Development of a consumer experience reporting questionnaire for residential aged care homes in Australia.
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Development of a consumer experience reporting questionnaire for residential aged care homes in Australia.
Y. Wells, D. Fetherstonhaugh and K. N. Solly.
Australas J Ageing 2019 Apr 23
To develop and pilot a short interview tool to be implemented by the Australian Aged Care Quality Agency (AACQA) in residential aged care, to inform prospective consumers about the quality of care and services received-the consumer experience report (CER). METHODS: Twenty-four questions addressing the four Aged Care Quality Standards were piloted with 140 residents and 48 representatives (including 27 resident-representative pairs). A method for approximating random selection was also trialled. Fifty-two residents were interviewed twice, one week apart, and each question’s usability was rated by 11 surveyors and two interpreters. Selection criteria for questions included consumer preference, test-retest reliability, resident-representative agreement, usability and low missing data. RESULTS: Nineteen questions performed well on missing data, 16 on test-retest, 17 on resident-representative agreement and 12 on usability. Ten quantitative and two open-ended questions were selected. CONCLUSIONS: The CER questions proved suitable to collect data systematically on consumer experience in residential aged care. AACQA (now the Aged Care Quality and Safety Commission) uses the CER interview to support their audit process, and aggregated results are published online.

Implementation of a multicomponent intervention to prevent physical restraints in nursing homes (IMPRINT): A pragmatic cluster randomized controlled trial.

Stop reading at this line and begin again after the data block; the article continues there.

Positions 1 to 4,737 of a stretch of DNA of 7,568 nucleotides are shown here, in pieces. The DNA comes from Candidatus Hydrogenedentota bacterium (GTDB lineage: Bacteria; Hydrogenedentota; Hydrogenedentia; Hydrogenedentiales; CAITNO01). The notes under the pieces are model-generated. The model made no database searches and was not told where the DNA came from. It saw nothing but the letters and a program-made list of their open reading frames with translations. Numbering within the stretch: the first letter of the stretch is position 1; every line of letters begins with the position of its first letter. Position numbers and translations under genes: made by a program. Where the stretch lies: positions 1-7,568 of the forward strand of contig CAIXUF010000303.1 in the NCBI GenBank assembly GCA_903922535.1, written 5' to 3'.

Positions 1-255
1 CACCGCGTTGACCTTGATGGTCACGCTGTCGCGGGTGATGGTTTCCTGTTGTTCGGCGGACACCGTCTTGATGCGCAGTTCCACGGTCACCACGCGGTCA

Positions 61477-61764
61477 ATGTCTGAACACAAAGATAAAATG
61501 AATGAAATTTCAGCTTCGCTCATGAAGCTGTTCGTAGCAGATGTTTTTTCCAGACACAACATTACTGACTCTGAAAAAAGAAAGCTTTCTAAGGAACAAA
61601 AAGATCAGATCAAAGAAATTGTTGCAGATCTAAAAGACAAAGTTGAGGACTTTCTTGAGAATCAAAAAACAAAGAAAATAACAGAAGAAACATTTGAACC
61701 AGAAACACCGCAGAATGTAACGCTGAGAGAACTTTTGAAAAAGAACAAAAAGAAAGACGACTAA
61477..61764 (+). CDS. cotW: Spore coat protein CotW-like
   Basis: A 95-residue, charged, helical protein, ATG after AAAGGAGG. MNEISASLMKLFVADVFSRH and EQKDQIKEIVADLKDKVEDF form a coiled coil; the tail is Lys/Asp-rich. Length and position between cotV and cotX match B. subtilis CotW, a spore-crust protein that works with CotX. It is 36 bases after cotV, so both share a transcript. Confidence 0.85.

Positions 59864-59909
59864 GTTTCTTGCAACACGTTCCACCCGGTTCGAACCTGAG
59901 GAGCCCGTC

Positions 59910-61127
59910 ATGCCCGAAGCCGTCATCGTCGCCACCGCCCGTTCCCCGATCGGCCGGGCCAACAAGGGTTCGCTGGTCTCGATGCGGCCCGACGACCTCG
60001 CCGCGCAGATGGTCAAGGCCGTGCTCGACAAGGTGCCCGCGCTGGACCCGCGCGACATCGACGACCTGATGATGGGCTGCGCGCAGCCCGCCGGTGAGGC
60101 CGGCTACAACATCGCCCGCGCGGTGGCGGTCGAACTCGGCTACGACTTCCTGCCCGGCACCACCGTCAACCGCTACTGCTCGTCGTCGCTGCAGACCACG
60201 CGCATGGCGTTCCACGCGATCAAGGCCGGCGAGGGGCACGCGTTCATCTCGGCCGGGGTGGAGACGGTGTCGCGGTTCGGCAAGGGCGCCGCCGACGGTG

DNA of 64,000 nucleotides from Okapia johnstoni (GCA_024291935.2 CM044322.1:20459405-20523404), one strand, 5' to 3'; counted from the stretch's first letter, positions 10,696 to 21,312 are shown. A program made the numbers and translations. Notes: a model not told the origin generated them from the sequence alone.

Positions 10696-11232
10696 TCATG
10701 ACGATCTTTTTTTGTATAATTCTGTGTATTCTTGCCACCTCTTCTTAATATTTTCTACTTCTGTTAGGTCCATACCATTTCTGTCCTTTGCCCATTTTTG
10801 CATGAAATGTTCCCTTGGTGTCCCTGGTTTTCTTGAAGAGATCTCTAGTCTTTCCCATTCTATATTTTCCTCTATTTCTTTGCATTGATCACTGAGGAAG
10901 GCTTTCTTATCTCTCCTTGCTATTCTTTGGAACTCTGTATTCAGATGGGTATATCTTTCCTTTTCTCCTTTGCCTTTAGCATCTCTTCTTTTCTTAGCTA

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J. Abraham, R. Kupfer, A. Behncke, et al.
Int J Nurs Stud 2019 Apr 4
Despite clear evidence for the lack of effectiveness and safety, physical restraints are frequently applied in nursing homes. Multicomponent interventions addressing nurses’ attitudes and organizational culture have been effective in reducing physical restraints. OBJECTIVE: To evaluate the effectiveness of two versions of a guideline and theory-based multicomponent intervention to reduce physical restraints in nursing homes. DESIGN: Pragmatic cluster randomized controlled trial. SETTING: The study was conducted in 120 nursing homes in four regions in Germany. PARTICIPANTS: All residents living in the participating nursing home during follow-up, newly admitted residents were also included. A total of 12,245 residents included in the primary analysis (4126 and 3547 residents in intervention group 1 and 2 and 4572 residents in the control group). METHODS: Intervention group 1 received an updated version of a successfully tested guideline-based multicomponent intervention (comprising brief education for the nursing staff, intensive training of nominated key nurses in each cluster, introduction of a least-restraint policy and supportive material), intervention group 2 received a concise version of the original program and the control group received optimized usual care (i.e. supportive materials only). Primary outcome was physical restraint prevalence at twelve months, assessed through direct observation by blinded investigators. Intervention and control groups were compared using baseline-adjusted linear regression on cluster level, Bonferroni-adjusted for double testing. Secondary outcomes included falls, fall-related fractures, and quality of life. We also described intervention costs and performed a comprehensive process analysis. RESULTS: At baseline, mean physical restraint prevalence was 17.4% and 19.6% in intervention groups 1 and 2, and 18.8% in the control group. After twelve months, mean prevalence was 14.6%, 15.7%, and 17.6%. Baseline-adjusted differences between mean prevalences were 2.0% (97.5% CI, -5.8 to 1.9) lower in intervention group 1 and 2.5% (97.5% CI, -6.4 to 1.4) lower in intervention group 2 compared to controls. Physical restraint prevalence showed a pronounced variation between the different clusters in all study groups. We found no significant differences in the secondary outcomes. According to the process evaluation, the intervention was mainly implemented as planned, but the expected change towards a least restraint culture of care was not achieved in all clusters. CONCLUSIONS: Neither intervention showed a clear advantage compared to control. The pronounced center variation in physical restraint prevalence indicates that other approaches like governmental policies are needed to sustainably change physical restraint practice and reduce center variations in nursing homes. TRIAL REGISTRATION: ClinicalTrials.gov : NCT02341898.